Q&A WITH MASAYOSHI SUKITA: DAVID BOWIE HEROES
Q&A with Masayoshi Sukita: David Bowie Heroes - Art Collector
|Masayoshi Sukita and David Bowie. Courtesy: the artist and Mossgreen Gallery, Armadale|
|By Emily Cones-Browne|
Japanese photographer Masayoshi Sukita first photographed David Bowie as Ziggy Stardust in 1972, and since then has been known as David Bowie’s most favourite and trusted photographer. We speak to Sukita about Bowie, artistic collaborations, and his exhibition David Bowie Heroes, opening tonight at Mossgreen Gallery, Armadale.
Your exhibition David Bowie Heroes features 26 photographs of one of the world’s most iconic performers, David Bowie. What is it like to collaborate with an artist of a different medium?
I have always loved music. When I was young, I would worry about if I should take photographs of one or many musicians. In 1972, I started taking images of David Bowie and since then have focused on him. I’ve actually taken many photos of other icons, however shoots with Bowie have always been exciting. I’m pretty sure he confides in me as an artist, and so do I. That’s the reason why we have a good relationship.
Collaborating for over 40 years, you and Bowie must have fantastic creative chemistry. What is the most important lesson you’ve learnt about how to collaborate with another artist?
Confiding in each other is most important. It takes a lot of time to build the kind of relationship Bowie and I have.
You’ve been photographing Bowie for a very long time (since 1972), when you photographed him as Ziggy Stardust at the Rainbow Theatre in London. What is it like to photograph a musician through so many decades? How does their evolution (of their music and look) affect your work and vice versa?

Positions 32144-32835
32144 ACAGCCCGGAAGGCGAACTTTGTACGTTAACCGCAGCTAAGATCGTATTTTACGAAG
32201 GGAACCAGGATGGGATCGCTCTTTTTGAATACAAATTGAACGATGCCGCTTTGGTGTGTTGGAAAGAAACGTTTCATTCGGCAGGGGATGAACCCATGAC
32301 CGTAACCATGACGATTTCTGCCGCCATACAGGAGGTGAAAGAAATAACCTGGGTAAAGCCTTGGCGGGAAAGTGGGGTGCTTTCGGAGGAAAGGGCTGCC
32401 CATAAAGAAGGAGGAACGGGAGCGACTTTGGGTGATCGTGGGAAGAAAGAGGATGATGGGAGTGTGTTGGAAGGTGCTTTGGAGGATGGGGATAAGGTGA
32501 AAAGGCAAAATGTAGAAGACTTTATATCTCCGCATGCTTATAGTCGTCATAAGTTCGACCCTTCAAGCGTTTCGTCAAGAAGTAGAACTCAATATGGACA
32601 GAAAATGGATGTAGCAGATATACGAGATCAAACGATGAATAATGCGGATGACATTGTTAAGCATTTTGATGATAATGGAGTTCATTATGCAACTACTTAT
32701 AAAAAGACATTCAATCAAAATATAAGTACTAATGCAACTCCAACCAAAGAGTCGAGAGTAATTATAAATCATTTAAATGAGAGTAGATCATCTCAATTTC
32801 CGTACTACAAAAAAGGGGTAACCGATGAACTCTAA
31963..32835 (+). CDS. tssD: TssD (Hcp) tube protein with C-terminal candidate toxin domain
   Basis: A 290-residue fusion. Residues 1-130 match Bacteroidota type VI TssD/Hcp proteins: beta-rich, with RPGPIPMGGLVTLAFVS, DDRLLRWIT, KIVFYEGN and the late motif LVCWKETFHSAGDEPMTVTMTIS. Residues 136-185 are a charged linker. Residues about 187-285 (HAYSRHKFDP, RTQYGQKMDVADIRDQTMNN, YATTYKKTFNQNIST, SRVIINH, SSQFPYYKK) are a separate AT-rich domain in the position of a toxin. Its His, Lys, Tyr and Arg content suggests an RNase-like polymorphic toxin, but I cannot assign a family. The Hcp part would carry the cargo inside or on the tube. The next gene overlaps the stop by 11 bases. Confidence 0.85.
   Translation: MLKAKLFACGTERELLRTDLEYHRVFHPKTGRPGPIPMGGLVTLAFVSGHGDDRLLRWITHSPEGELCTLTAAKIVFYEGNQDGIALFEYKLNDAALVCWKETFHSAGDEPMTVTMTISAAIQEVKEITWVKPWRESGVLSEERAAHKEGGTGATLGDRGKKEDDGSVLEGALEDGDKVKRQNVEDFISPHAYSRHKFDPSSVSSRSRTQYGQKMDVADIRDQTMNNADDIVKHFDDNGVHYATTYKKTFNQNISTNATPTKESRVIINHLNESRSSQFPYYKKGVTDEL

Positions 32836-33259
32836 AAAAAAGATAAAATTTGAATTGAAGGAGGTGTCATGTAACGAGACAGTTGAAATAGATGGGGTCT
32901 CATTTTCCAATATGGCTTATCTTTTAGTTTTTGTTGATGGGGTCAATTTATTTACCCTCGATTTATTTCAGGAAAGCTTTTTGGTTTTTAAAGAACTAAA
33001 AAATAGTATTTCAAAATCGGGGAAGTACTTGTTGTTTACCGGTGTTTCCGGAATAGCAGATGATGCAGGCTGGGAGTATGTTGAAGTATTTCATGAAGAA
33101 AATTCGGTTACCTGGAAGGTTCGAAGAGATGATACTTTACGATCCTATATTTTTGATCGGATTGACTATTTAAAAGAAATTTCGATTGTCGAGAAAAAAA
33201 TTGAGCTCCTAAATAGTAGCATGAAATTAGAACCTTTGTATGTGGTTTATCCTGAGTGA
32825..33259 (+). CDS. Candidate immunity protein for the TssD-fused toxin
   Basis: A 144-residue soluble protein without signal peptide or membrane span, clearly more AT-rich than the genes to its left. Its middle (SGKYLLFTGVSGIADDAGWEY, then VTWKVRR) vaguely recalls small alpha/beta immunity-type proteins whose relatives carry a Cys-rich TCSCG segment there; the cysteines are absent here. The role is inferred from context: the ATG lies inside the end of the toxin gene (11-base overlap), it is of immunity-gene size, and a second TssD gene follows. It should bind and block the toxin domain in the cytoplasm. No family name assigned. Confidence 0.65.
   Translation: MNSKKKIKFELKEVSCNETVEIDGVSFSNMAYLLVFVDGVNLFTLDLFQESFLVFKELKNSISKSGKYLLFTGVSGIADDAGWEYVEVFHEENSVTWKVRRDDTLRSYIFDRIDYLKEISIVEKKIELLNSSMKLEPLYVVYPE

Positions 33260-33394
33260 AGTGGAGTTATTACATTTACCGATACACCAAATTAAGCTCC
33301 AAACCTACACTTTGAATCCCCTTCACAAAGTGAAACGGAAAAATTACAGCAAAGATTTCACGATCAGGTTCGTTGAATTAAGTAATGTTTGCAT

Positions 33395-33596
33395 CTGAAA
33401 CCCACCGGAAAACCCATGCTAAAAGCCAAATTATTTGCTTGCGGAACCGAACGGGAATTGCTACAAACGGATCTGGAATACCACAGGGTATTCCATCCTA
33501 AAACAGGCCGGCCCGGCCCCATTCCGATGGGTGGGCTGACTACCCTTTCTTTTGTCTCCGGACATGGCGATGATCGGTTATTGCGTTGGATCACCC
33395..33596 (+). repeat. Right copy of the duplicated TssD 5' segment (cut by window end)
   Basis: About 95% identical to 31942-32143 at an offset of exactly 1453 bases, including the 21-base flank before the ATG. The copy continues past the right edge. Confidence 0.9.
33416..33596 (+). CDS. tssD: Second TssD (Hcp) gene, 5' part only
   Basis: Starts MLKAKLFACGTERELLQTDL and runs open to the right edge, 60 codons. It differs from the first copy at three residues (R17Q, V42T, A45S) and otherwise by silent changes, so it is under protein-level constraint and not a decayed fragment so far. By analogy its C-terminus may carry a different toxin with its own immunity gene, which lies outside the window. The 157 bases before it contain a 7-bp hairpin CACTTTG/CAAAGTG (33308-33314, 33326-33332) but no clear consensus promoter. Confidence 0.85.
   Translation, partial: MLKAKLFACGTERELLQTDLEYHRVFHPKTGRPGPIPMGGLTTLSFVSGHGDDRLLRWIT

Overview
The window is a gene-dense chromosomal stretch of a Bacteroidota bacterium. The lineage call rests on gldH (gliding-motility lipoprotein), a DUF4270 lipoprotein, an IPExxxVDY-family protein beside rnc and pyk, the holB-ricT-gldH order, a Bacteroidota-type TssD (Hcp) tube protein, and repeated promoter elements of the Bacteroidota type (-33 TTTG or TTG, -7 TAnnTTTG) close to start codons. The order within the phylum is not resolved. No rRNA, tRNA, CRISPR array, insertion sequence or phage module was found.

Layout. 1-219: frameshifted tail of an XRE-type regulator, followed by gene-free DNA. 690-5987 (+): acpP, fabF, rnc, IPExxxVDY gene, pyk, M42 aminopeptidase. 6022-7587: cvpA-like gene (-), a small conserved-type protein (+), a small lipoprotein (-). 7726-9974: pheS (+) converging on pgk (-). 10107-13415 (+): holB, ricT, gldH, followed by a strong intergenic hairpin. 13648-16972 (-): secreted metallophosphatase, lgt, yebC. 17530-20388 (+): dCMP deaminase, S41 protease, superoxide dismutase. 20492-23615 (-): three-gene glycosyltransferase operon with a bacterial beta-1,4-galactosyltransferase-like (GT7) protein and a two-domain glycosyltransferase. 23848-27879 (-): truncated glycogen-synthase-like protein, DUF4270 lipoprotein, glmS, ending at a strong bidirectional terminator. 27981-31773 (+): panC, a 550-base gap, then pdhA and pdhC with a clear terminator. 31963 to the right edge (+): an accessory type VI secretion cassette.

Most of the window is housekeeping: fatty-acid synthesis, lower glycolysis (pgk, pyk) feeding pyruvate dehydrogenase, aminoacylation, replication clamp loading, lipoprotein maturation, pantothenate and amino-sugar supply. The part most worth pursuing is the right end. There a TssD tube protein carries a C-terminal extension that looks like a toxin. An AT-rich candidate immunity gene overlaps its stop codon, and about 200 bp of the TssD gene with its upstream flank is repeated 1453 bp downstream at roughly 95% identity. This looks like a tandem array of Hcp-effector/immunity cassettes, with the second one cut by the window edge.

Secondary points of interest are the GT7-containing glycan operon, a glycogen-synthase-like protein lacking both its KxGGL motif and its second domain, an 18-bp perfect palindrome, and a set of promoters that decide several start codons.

Time affects the look and feel for both the photograph and the subject’s style. Over time, there is a very natural evolution of how photographs develop. Looking back on the photos I’ve taken of Bowie, it’s more obvious than ever that his iconic style and natural charisma affected my photographs. Our trusted relationship also allowed us both to take wonderful images.
In 1977 you photographed the iconic cover photo for Bowie’s Heroes album, which was conceived as carefully and contrived as musical performances themselves. This photo of Bowie posing like a mannequin is considered to be one of your most famous. How is photographing specifically for an album cover different to photographing for art's sake?
The Heroes cover image was taken in a photo-shoot in Japan when Bowie and Iggy [Pop] came to town to promote Iggy’s album that Bowie produced. Because we didn’t have any specific direction or brief to follow for this shoot, this unique image happened naturally. After this relaxed and fun photo-shoot, I sent Bowie the images I took and that I personally liked the best. Two to three weeks later Bowie asked me if I would agree to let him use the image for his new album. What an experience it was!
In the 1970s you were drawn to New York and its subculture, in particular the mix of art, film and music that surrounded Andy Warhol. How would you say these passions have influenced your work?
1970s sub culture was interesting indeed, but I was influenced by 1950s culture the most (I was a teenager in 1950s). Elvis showed himself in the music scene, and in the movies were my idols at the time – James Dean and Marlon Brando. I would go to the movie theatre very often just to get to know my idols.
If you had to name one, what is your personal career highlight as a photographer?
Heroes is the highlight of my career, but I believe I will have another bigger highlight in my future.
The exhibition David Bowie Heroes by Masayoshi Sukita opens tonight, Wednesday 17 June, from 6pm at Mossgreen Gallery in Armadale, running until 30 July 2015. Masayoshi Sukita will be visiting especially from Japan for the opening.